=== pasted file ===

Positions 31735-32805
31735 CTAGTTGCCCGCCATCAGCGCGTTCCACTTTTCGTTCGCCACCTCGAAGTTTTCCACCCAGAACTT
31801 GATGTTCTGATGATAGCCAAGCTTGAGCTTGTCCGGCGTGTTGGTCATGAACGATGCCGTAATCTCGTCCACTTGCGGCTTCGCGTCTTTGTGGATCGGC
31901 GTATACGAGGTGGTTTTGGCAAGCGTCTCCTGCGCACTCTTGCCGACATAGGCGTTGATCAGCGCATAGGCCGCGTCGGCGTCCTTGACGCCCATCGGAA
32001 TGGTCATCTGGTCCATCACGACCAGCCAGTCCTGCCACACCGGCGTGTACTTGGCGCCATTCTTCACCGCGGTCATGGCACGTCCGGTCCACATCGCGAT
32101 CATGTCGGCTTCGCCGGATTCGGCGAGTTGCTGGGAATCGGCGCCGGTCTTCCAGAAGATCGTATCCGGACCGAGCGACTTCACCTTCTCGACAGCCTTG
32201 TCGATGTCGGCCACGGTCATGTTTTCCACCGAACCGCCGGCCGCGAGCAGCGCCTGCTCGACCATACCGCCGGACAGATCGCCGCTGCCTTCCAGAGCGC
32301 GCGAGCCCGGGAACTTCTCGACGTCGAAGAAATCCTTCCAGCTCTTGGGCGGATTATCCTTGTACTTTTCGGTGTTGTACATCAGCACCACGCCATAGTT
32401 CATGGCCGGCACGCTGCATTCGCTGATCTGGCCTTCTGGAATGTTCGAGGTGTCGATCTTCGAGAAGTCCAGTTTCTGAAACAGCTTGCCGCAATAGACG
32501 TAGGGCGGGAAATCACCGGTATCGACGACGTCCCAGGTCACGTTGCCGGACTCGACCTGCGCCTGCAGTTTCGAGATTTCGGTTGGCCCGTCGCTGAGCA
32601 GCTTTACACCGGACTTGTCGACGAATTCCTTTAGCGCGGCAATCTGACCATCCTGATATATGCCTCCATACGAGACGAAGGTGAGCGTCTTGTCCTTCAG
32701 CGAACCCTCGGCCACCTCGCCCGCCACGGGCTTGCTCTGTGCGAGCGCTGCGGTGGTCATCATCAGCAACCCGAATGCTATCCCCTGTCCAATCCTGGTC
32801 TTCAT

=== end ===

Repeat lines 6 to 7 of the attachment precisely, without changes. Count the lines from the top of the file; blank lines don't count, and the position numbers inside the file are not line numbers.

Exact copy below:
32101 CATGTCGGCTTCGCCGGATTCGGCGAGTTGCTGGGAATCGGCGCCGGTCTTCCAGAAGATCGTATCCGGACCGAGCGACTTCACCTTCTCGACAGCCTTG
32201 TCGATGTCGGCCACGGTCATGTTTTCCACCGAACCGCCGGCCGCGAGCAGCGCCTGCTCGACCATACCGCCGGACAGATCGCCGCTGCCTTCCAGAGCGC